Saturday, July 14, 2007

What's with these Ohio bridges? Day 42

Happy Bastille Day. In 1789, the "Shot Heard Round the World" (the initial firing by Americans at the British soldiers at the Old North Bridge in Concord, Mass. on April 19, 1775) was finally "heard" in Paris, France. On July 14th, 1789 a Paris "mob" stormed the Bastille, a prison where people were held by the government--many unjustly. It heralded the French Revolution, with a (temporary) end to aristocracy. But this included the "Reign of Terror" (think guillotines) and the rise of Napoleon, who would claim himself Emperor. It took the French many decades to develop a democracy, but I guess they feel it started on "quatorze juillet" (July 14), so they celebrate today as we do the 4th of July.
We're in Youngstown, in northeast Ohio. Our 90 mile ride was a little less hilly, the wind was friendly, and riders were happy to have a somewhat easier day. The route was pretty, with lots of back roads again, and few towns. I rode most of the day with Greg (a former cross country rider who is riding about a week with us, en route to visiting his son in upstate New York), Pete and Howie (from left to right, above). This photo was taken as the longest train I've ever seen was passing behind me. Doesn't Pete look like he's waiting patiently?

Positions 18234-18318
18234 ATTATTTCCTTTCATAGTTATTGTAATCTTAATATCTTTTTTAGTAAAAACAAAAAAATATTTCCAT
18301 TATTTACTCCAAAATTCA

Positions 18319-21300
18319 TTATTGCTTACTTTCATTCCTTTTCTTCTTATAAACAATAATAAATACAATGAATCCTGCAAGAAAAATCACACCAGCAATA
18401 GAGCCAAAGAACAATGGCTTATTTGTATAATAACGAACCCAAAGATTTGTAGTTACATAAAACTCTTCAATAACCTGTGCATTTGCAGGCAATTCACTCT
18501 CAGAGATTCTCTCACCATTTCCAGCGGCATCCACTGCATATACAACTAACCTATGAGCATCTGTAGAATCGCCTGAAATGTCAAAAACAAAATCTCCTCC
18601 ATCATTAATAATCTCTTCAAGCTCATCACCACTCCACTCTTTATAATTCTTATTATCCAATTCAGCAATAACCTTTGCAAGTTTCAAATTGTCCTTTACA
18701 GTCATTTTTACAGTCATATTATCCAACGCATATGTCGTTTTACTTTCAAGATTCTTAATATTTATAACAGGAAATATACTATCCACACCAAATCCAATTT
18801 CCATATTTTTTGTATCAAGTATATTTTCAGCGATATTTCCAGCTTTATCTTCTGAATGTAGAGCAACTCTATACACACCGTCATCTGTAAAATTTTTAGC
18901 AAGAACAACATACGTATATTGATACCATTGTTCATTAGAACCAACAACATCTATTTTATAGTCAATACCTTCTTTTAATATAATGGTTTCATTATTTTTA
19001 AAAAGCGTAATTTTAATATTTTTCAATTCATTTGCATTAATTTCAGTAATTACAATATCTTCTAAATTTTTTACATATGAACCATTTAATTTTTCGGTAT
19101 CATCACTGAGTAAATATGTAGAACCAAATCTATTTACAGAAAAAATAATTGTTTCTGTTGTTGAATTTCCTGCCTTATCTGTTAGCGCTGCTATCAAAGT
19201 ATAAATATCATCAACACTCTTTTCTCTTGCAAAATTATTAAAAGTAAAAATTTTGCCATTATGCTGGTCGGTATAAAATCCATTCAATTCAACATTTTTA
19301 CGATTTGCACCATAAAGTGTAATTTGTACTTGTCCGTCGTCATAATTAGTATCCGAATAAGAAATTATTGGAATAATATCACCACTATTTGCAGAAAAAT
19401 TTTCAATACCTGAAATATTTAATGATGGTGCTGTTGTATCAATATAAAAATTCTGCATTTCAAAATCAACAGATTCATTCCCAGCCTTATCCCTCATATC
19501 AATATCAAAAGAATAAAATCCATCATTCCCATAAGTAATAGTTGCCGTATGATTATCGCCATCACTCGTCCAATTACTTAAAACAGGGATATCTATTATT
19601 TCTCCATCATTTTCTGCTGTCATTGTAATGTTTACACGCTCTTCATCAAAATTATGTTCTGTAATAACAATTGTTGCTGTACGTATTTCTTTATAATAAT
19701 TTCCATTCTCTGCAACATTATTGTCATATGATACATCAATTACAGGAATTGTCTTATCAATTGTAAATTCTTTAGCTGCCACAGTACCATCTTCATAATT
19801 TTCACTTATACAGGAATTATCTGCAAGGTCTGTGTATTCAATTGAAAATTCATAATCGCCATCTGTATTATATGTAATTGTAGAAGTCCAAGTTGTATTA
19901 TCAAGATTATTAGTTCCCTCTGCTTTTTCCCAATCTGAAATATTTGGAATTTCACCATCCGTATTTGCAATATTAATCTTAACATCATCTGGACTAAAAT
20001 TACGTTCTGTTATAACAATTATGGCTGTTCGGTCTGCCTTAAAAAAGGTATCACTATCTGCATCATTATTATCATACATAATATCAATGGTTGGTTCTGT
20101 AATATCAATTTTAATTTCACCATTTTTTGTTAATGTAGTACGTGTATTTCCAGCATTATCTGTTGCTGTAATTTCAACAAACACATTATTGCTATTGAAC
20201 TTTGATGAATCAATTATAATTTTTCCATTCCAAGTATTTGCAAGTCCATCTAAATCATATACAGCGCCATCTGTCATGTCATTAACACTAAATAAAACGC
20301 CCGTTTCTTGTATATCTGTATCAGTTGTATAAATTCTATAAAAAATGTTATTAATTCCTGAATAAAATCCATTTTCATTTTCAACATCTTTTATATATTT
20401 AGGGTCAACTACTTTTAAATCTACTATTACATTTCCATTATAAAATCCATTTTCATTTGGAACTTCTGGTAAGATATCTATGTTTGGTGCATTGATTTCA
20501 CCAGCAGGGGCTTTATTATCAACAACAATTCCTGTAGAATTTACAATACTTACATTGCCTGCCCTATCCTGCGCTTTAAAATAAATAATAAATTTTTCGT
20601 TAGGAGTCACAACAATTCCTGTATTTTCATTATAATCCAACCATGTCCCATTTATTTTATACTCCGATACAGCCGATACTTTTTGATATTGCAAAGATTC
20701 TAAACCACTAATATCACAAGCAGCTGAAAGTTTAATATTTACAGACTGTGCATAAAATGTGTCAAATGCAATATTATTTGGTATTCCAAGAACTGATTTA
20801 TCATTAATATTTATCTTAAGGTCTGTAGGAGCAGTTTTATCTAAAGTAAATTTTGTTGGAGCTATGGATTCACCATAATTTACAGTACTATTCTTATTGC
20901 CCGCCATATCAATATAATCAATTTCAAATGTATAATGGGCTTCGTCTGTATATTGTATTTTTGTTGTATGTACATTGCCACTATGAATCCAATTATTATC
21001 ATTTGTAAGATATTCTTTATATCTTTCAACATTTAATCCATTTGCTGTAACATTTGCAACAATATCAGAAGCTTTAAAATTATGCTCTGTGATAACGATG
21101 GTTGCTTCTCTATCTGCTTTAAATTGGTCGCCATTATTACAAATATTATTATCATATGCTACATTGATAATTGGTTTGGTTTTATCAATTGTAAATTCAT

Just before the second SAG at 71 miles, Michelle pulled up in the van to tell us the bridge ahead was closed, and she was looking for a detour. That's three bridges in three days! Undaunted (OK, maybe we were a little daunted) we rode ahead. A worker at the bridge site (middle photo) asked that we turn around, but one of us kindly asked if we could please possibly cross by foot, as we were out of water, had ridden 71 miles and were going to the store just on the other side of the stream (OK, it was me!). The fellow took pity and jovially replied "Go ahead, but the water's contaminated!"
While scouting out the remnants of the bridge, we saw a way to cross. Carrying our bikes over dirt mounds, we reached the cement buttresses that crossed the creek. They were about 4 feet apart, and a few wooden planks were laid across all but the last two. Balancing our bikes carefully, we were able to cross without falling into the "contaminated water". I would have loved to stop for a photo, but with the workers watching, the precarious footing, and the bikes in our arms I elected to skip it.
As you can see in the bottom photo, Pete, Greg and I made it safely across. Howie took a detour on his bike, and probably got to the other side as quickly as we did. But his story isn't as fun to tell!
Because of the late arrival of some riders yesterday evening, the fifth poker card won't be given out until this evening. If I remember, I'll post the winner.

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